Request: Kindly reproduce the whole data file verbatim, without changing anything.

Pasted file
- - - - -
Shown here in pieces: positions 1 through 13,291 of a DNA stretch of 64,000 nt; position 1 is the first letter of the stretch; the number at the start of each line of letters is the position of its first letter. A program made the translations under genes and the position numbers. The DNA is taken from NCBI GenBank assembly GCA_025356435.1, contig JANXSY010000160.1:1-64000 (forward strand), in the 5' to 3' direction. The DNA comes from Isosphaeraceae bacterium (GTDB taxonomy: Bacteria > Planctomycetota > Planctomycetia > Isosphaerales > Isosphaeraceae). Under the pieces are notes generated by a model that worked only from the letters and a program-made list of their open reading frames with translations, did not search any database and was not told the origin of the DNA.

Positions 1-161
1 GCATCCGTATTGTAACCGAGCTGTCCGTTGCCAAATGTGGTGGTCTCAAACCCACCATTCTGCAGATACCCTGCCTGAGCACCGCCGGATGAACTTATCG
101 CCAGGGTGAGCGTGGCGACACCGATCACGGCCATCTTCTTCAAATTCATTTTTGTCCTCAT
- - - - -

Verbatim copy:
Shown here in pieces: positions 1 through 13,291 of a DNA stretch of 64,000 nt; position 1 is the first letter of the stretch; the number at the start of each line of letters is the position of its first letter. A program made the translations under genes and the position numbers. The DNA is taken from NCBI GenBank assembly GCA_025356435.1, contig JANXSY010000160.1:1-64000 (forward strand), in the 5' to 3' direction. The DNA comes from Isosphaeraceae bacterium (GTDB taxonomy: Bacteria > Planctomycetota > Planctomycetia > Isosphaerales > Isosphaeraceae). Under the pieces are notes generated by a model that worked only from the letters and a program-made list of their open reading frames with translations, did not search any database and was not told the origin of the DNA.

Positions 1-161
1 GCATCCGTATTGTAACCGAGCTGTCCGTTGCCAAATGTGGTGGTCTCAAACCCACCATTCTGCAGATACCCTGCCTGAGCACCGCCGGATGAACTTATCG
101 CCAGGGTGAGCGTGGCGACACCGATCACGGCCATCTTCTTCAAATTCATTTTTGTCCTCAT